OK, going to commercial real estate, yeah, our total commercial real estate on the Mainland is about $309 million. So that represents about -- just under 6% of our total loan portfolio.

Laurie Hunsicker -- Compass Point Research and Trading -- Analyst

Got it. OK. And then your consumer Mainland.

Anna Hu -- Executive Vice President and Chief Credit Officer

Consumer Mainland is $378 million.

Laurie Hunsicker -- Compass Point Research and Trading -- Analyst

OK. And sorry. And what piece of that is auto versus Mainland unsecured?

Anna Hu -- Executive Vice President and Chief Credit Officer

So Mainland auto is $126 million, and then Mainland unsecured is $252 million.

Laurie Hunsicker -- Compass Point Research and Trading -- Analyst

$252 million. OK. And then just more broadly, when you think about areas that you're going to focus on growth in terms of that target, that 15% target, is it across the board, you're going to be taking it up at sort of a close rate? Or how do you think about that?

Paul Yonamine -- Chairman and Chief Executive Officer

Yeah. You're referring to how the percentages will change to the total portfolio, Laurie?

Laurie Hunsicker -- Compass Point Research and Trading -- Analyst

Correct. Yes. I think --

Paul Yonamine -- Chairman and Chief Executive Officer

OK, yeah. So I'd say that it's going to stay fairly around the percentages that we have today. It's pretty much stayed around there in the past as well. We try to manage between the three product categories and ensure that we maintain kind of the same amounts of exposures.

Laurie Hunsicker -- Compass Point Research and Trading -- Analyst

Got it. Got it. And then just staying on loans, can you just give us a refresh in terms of where you are on office exposure, what that total looks like? Any color you can give us around office -- office Mainland versus office Hawaii? And then same question, I guess, on leverage loans and I just that leverage loans where you are on that?

Anna Hu -- Executive Vice President and Chief Credit Officer

OK, sure. This is Anna, Laurie. So for office, on our total commercial mortgage book, it's running about $189 million. So that represents about 15% of that commercial mortgage book and about 3.6% of our total portfolio.

So the weighted average LTV on that entire book is 57%. And then breaking it down --

Laurie Hunsicker -- Compass Point Research and Trading -- Analyst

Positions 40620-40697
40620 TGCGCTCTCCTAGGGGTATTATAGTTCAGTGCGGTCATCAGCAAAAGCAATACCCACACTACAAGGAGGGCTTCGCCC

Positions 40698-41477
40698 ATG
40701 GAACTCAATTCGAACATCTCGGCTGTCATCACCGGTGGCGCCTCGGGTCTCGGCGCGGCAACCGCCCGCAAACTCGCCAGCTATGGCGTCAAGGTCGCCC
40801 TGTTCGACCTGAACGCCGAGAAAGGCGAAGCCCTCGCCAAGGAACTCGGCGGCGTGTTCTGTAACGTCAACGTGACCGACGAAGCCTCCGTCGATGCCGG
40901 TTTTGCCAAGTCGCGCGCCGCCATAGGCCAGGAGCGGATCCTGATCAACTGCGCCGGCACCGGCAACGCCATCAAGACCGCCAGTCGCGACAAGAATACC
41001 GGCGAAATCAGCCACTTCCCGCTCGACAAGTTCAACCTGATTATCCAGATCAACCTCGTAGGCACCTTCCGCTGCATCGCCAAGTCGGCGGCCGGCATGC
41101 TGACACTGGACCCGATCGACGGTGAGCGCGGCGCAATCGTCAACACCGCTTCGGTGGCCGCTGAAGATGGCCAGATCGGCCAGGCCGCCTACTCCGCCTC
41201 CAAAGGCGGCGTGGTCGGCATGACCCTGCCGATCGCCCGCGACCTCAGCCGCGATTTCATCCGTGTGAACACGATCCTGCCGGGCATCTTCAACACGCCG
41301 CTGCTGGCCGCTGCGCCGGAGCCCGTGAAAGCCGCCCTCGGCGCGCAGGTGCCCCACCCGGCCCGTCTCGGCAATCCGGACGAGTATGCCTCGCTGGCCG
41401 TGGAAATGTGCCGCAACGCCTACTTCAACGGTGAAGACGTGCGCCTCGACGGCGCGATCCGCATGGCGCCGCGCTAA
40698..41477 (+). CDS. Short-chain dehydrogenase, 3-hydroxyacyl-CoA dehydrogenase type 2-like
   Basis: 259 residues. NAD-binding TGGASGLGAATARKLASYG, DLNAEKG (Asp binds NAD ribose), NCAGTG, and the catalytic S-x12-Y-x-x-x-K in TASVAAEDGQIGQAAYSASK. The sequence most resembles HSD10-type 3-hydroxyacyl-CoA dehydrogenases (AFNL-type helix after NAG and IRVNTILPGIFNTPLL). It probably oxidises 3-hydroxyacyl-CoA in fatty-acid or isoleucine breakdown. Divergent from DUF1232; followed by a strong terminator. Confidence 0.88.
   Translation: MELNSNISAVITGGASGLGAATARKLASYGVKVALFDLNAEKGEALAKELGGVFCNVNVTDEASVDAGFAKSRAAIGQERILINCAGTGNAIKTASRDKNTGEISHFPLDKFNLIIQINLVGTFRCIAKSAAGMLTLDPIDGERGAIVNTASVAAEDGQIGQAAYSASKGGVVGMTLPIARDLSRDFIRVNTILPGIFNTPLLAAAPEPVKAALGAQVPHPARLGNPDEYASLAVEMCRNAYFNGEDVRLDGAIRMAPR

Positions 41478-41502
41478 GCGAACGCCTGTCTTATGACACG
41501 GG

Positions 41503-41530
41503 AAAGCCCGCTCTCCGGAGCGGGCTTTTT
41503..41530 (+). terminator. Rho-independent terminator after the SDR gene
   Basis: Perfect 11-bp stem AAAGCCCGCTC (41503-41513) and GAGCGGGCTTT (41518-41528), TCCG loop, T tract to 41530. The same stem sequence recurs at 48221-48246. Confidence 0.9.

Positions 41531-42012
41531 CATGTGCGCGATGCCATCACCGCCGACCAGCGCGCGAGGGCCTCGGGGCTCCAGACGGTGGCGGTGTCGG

And then how much --

Anna Hu -- Executive Vice President and Chief Credit Officer

Yes.

Laurie Hunsicker -- Compass Point Research and Trading -- Analyst

Yes. Please go ahead.

Anna Hu -- Executive Vice President and Chief Credit Officer

I was going to break it down into Hawaii and Mainland for you. So for office, the Hawaii portion is the $110 million, and that represents about 8% of our total book. Our total commercial mortgage book, I should say, and then about 2.1% of our total loans with a weighted average LTV of 62%.

Laurie Hunsicker -- Compass Point Research and Trading -- Analyst

62%, OK. Perfect.

Anna Hu -- Executive Vice President and Chief Credit Officer

Yeah. And then going up to Mainland then the balance is $79 million, and that's about 6% of our total commercial mortgage book, 1.5% of our total loans with a weighted average LTV of 49%.

Laurie Hunsicker -- Compass Point Research and Trading -- Analyst

OK. And then on the leveraged loan side, do you have a refresh on that?

Anna Hu -- Executive Vice President and Chief Credit Officer

Sure. On our leverage loans, it's relatively small. It's about $30 billion as of June 30. That represents about 0.6% of our total loan book.

Laurie Hunsicker -- Compass Point Research and Trading -- Analyst

OK. Maybe just -- that's super helpful. Thank you for all of that color. And maybe just circling back on the Swell Elevate as you think to start this, and I guess, Paul, this is more a question for you.

I know that was target a 650 average FICO as we've seen some banks pull back from this type of lending. Is there any plans to sort of tweak that? And I definitely appreciate that you're going to start small, hold it, and watch it. But is there any thought about moving up the FICO chain as you start this? Or are you still thinking about the same, you would be targeting an average 650 FICO. How do you think about that?

Paul Yonamine -- Chairman and Chief Executive Officer

Yeah. Thank you. Thanks, Laurie. I may have been remiss and not commenting on this in the past, but I am on the Swell board, by the way.

And so I'm very proactive in all of the discussions at the Swell level. And naturally, Anna Hu, who's here today was instrumental in creating their credit policy. And I am, as a board member and also as a bank sponsor, we will make sure that there is adherence to our credit policy. And so that might be a little bit different what some of the other fintech companies out there in their relationship with the banks.